I once had a 45-minute panic attack during a performance in front of a very tough audience. I had been performing and teaching for years and loving it. However, this specific show was during a particularly rough time in my life and unfortunately, panic attacks were quite frequent at the time. It also didn’t help that the show was in a small event room packed to the brim with angry looking elderly people that didn’t find me funny or charming. It was a perfect storm of personal stress, claustrophobia, and self-doubt. So when the attack hit, I wasn’t surprised, just extremely uncomfortable.
Fortunately, I remember thinking “this is exactly what many of my clients go through every time they go up on stage to do their speeches.” It ended up being an amazing educational experience, one that put me in the clients’ shoes, and one that forced me to personally see if my tools for overcoming stage panic really worked! I am proud to say, they all did!
The major trick that got me through the anxiety attack was ADAPTION.
MOVING: By moving around and positioning myself in different parts of the room I was able to take the attention off of me and direct the audience’s focus on something else for a little bit. This gave me just enough time to catch my breath and regain some semblance of mental order. Interestingly, the panic attack subsided as soon as all eyes were away from me. It reminded me that I was going to be ok after the show and that I could get through it. At times, I stood to the side of the audience or even behind them a few times while directing their attention to the powerpoint that was front and center.
ENGAGING VISUALS: I always invite speakers to use any means necessary to take eyes off of them! A visually interesting powerpoint can be a great tool if done correctly. Nobody will thank you for cramming your slides with chunks of written content and poorly organized pictures that don’t relate to what you’re talking about. However, if you keep written words to clear bullet points, and use 1 or 2 pictures that convey emotions and perfectly illustrate the impact of your topic then audiences will have something to engage in…that’s not you. They will be so fixated on the pretty visuals, that they won’t notice you doing breathing exercises in the back. This will give you the necessary few moments you’ll need to regain confidence to get through the presentation.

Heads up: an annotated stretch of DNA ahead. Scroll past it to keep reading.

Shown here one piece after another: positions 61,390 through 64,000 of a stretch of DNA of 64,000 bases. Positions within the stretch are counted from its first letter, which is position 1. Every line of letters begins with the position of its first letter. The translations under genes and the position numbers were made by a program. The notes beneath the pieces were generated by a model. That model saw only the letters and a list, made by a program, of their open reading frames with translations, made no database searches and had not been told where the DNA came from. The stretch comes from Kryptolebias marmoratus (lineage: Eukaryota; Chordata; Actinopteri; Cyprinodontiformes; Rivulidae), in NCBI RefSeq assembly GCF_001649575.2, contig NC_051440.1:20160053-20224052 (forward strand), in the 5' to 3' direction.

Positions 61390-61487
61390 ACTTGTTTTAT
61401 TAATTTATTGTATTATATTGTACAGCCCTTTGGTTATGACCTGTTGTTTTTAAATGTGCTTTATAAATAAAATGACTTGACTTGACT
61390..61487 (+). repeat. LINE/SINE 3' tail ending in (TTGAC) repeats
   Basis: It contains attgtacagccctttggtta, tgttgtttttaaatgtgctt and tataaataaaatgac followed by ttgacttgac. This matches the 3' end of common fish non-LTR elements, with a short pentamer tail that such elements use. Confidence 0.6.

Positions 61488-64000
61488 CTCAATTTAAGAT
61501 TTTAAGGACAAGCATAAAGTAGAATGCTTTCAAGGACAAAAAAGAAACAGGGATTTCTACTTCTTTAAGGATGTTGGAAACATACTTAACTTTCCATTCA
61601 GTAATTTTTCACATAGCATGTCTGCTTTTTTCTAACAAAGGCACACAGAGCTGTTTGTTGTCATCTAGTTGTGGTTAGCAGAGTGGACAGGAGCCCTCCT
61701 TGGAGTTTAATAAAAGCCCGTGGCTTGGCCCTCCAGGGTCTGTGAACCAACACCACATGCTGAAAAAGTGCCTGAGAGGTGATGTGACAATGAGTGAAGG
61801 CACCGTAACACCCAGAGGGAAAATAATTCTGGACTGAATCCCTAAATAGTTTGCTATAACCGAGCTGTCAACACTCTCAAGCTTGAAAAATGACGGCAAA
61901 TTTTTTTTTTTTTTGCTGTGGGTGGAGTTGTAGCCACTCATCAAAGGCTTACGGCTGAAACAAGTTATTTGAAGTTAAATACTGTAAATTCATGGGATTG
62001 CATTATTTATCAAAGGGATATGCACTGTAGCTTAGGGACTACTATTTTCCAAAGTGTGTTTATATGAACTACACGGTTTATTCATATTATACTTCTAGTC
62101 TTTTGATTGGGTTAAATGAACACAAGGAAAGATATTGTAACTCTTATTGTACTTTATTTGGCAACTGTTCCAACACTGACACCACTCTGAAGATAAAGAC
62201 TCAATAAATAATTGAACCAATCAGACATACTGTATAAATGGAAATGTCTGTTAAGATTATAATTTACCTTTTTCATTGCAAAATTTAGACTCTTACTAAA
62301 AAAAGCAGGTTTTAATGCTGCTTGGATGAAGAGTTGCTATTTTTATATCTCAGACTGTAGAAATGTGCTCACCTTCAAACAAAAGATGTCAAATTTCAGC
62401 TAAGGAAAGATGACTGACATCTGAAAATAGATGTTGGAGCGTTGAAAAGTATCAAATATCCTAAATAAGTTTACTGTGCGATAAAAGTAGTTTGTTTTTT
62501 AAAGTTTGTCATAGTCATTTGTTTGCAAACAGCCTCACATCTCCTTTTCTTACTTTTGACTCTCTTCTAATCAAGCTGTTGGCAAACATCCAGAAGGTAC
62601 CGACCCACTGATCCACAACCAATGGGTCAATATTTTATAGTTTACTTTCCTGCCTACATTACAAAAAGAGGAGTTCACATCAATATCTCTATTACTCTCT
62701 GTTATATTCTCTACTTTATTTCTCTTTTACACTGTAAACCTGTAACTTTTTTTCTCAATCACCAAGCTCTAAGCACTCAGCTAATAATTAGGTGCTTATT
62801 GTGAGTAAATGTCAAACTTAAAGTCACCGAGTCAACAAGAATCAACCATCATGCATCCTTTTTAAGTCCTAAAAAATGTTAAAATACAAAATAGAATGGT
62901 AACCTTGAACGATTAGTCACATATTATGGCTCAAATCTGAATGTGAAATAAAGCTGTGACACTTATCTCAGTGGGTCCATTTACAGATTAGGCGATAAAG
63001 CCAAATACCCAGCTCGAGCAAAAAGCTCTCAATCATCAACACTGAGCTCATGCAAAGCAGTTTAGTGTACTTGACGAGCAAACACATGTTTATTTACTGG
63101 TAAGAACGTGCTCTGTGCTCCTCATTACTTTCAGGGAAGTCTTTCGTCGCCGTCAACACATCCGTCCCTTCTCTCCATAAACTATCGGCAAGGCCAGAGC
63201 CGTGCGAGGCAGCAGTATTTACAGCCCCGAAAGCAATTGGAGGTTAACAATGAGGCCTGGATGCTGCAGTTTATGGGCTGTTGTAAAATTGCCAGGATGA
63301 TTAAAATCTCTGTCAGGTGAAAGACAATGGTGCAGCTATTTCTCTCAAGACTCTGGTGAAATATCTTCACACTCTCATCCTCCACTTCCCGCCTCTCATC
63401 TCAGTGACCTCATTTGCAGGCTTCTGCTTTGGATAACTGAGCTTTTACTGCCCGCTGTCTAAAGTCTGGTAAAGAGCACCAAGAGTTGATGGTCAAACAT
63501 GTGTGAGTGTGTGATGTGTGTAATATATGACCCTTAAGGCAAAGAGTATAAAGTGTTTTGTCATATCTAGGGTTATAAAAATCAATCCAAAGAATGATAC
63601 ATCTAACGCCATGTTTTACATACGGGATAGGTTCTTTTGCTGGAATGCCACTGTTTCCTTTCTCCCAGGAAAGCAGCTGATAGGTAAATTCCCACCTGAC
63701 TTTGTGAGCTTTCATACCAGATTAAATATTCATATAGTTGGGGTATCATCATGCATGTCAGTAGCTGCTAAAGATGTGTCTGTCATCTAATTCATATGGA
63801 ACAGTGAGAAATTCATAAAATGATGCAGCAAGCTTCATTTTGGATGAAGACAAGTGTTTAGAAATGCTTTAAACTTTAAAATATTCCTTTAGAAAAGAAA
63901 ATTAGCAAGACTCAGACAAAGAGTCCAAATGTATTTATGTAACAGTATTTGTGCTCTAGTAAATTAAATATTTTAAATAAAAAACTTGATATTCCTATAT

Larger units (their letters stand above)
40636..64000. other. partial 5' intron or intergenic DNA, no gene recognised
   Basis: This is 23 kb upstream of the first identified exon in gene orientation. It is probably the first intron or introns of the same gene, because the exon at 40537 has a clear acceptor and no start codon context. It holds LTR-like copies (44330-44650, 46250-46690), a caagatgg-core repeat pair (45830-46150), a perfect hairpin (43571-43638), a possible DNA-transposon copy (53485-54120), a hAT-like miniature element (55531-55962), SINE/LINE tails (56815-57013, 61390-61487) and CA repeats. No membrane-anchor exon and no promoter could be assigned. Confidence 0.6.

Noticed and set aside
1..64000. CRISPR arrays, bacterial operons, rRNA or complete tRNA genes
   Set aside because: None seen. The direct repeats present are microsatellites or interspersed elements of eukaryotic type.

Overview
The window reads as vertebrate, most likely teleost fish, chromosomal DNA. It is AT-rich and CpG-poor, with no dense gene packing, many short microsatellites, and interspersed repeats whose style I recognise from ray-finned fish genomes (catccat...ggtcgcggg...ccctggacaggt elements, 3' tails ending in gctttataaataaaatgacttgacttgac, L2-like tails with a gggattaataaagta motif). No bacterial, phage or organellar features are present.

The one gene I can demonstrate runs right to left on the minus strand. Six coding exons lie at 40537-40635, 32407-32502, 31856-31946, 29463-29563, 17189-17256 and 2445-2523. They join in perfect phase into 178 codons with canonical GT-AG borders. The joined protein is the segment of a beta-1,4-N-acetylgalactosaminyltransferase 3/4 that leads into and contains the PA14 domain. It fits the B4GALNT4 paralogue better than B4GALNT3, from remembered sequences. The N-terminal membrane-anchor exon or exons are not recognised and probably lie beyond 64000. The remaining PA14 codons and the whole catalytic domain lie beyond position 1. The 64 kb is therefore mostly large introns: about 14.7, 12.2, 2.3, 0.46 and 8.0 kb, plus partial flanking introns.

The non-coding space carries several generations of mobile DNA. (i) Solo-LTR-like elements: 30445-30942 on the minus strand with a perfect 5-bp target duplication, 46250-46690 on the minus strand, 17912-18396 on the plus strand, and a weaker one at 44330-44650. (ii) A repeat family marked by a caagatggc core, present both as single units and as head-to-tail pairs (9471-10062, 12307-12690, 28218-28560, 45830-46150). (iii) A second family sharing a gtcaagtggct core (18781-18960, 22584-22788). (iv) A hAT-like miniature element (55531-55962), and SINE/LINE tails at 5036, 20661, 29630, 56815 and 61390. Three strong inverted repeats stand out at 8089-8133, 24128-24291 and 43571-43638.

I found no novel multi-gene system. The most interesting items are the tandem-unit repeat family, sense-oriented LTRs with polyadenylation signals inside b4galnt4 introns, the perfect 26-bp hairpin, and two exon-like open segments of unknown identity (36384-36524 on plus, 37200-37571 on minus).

COMFORT ZONE: I’m a big fan of working WITH-IN your comfort zone. The notion of working OUTSIDE of it makes no sense to me. It has been my experience that people will push themselves only as far as they are will to go at that particular point in life. This doesn’t mean that next you won’t feel more apt to try something that scared you a month ago. It just means that it’s more effective to be sensitive to where you are today, and what you need to do to feel good in the moment. Working within your boundaries is a much more reasonable approach when it comes to speaking if you have a fear of it. Find where you ARE comfortable in the room or with the content. Perhaps there’s a section that you are super confident about. How can you bring that confidence into other sections of the speech? Or is there something that makes you uncomfortable about a particular topic you are talking about? Is there a way of retooling the content in a way that makes you as excited as the other section? The key is to take care of yourself, and genuinely be aware of which parts of the process you actually enjoy (or at least don’t hate as much).
So, the point is, that is your duty to ONLY do what makes you comfortable. If it’s a matter of moving around, or changing your materials to fit your unique voice and point of view it is up to you to take control of your environment as a speaker so that you can feel more powerful and confident. Trust me, your audience will thank you for it!